Betsy is a big advocate for women supporting other women in business. “No matter what industry you’re in, no matter what business you’re trying to start, we need to support each other,” she says. “We’re not in competition with one another.”
That’s because she’s well aware of that women often suffer from imposter syndrome. Betsy included.
“I felt like it’s just like this dark little shadow following me, like this little monster of doubt…And then it followed me into this speaking career,” she says.
“Like, am I the right person to handle this? It was just last year. I got hired to speak at this event. All doctors. I don’t have a PhD that follows my name. Now I am a human behavior expert, but as not PhD, right. So I was intimidated. And I just remember telling my husband just thinking, okay, doctors, they’re going to be judging me the minute I get on stage.”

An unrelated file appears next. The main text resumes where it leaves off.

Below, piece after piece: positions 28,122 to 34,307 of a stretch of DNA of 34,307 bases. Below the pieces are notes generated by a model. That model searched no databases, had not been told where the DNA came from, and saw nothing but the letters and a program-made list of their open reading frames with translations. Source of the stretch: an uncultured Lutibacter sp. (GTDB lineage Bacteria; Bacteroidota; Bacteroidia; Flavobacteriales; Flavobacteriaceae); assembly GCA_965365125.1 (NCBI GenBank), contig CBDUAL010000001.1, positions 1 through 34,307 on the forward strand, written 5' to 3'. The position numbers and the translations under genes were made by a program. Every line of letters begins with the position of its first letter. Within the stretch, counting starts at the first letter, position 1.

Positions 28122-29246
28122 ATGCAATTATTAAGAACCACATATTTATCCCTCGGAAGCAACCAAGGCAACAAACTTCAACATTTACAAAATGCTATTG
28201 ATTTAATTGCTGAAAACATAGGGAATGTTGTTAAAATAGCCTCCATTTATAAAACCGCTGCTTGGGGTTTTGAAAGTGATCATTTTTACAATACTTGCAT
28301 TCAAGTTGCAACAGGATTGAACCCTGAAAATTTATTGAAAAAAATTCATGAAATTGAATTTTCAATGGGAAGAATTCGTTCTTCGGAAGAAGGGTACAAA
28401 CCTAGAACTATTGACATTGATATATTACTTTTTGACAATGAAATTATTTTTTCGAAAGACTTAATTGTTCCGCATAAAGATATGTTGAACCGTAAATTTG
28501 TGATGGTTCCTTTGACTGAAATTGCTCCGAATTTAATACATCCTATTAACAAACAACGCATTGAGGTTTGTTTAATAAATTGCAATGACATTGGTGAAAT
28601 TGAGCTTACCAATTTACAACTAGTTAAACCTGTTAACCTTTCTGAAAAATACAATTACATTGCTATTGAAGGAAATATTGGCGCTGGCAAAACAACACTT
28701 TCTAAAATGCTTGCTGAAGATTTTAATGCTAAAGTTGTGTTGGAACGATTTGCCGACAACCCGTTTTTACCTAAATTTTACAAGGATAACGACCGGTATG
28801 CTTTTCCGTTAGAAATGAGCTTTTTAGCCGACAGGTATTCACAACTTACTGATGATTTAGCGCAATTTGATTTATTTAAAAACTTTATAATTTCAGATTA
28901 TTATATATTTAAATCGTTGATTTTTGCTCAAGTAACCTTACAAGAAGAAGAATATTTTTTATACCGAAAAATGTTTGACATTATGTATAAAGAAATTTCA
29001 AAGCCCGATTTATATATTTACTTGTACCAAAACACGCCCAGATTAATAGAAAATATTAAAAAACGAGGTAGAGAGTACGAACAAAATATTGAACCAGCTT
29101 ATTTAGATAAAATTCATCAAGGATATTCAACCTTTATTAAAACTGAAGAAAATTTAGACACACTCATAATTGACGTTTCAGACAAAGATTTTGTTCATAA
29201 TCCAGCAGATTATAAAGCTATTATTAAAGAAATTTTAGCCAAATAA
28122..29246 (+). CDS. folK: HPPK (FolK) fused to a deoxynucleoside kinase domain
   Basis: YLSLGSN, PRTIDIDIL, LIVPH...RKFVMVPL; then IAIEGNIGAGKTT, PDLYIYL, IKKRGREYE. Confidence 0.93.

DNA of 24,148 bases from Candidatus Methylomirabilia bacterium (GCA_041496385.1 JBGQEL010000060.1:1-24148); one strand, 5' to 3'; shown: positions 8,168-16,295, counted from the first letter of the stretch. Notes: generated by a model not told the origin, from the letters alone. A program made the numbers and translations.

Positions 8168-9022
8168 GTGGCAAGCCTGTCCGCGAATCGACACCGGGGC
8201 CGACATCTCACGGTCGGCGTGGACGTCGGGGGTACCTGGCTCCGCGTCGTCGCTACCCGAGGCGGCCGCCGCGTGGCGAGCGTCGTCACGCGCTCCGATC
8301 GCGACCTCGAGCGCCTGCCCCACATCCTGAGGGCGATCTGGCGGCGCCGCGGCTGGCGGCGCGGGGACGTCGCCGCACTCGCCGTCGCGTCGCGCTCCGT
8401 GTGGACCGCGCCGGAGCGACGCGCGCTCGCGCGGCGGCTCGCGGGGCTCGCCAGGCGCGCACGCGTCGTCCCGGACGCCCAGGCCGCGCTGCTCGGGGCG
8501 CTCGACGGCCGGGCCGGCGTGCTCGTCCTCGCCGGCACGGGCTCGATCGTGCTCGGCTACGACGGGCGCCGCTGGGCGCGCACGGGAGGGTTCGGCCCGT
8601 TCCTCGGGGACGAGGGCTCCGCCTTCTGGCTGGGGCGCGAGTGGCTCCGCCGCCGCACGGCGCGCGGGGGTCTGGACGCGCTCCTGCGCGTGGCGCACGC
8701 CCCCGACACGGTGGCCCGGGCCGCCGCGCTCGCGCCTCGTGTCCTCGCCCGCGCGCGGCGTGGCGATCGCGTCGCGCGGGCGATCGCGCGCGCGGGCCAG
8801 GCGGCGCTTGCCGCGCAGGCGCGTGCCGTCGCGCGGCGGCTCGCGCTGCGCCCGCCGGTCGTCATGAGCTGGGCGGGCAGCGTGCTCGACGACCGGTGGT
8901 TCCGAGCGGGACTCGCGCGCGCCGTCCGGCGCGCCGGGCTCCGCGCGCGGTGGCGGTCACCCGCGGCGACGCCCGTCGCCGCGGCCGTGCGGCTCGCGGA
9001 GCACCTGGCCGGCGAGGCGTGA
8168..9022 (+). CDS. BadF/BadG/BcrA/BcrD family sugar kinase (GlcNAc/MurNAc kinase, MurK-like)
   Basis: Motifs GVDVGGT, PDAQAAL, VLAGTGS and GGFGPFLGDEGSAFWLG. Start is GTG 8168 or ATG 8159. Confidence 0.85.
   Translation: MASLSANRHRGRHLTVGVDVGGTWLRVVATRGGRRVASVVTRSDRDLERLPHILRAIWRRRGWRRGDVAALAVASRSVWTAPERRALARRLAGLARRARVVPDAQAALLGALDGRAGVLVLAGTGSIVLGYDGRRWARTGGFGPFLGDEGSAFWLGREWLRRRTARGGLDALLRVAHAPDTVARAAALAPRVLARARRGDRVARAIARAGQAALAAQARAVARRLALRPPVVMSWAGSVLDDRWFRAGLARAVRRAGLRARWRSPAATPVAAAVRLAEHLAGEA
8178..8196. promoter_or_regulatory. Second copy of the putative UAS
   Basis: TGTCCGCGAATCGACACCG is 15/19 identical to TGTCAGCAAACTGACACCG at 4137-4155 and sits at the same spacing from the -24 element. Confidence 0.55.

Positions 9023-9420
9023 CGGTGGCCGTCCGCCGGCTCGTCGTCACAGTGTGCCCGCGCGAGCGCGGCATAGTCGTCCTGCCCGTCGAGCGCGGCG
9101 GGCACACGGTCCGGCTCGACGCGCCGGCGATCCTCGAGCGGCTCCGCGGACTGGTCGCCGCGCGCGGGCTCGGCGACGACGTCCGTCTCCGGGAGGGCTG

Her husband was quick to remind her of her mission though. He told her: “You are an expert. You have developed your expertise as a speaker. So you go out there and you share with them what they need to learn that they don’t know yet. That’s your job. You’re not job is not to impress them as a PhD.”
After the event, Betsy received such great feedback too. “I had people coming up to me and saying [you’re] one of the best speakers we’ve ever had at this event. And I thought, ah, that’s amazing when you’re not expecting it. I think if you always come from a place of service first and foremost, give them the knowledge, inspire them, motivate them a little bit and leave them with tangible, tactical strategies that they can use right away, you can come out of it going, I did my absolute best.”
“If you have imposter syndrome,” she says, “the best cure for doubt is to get out there and just do it over and over and over and over and over and over until your confidence builds. Just put one foot in front of the other and just keep going.”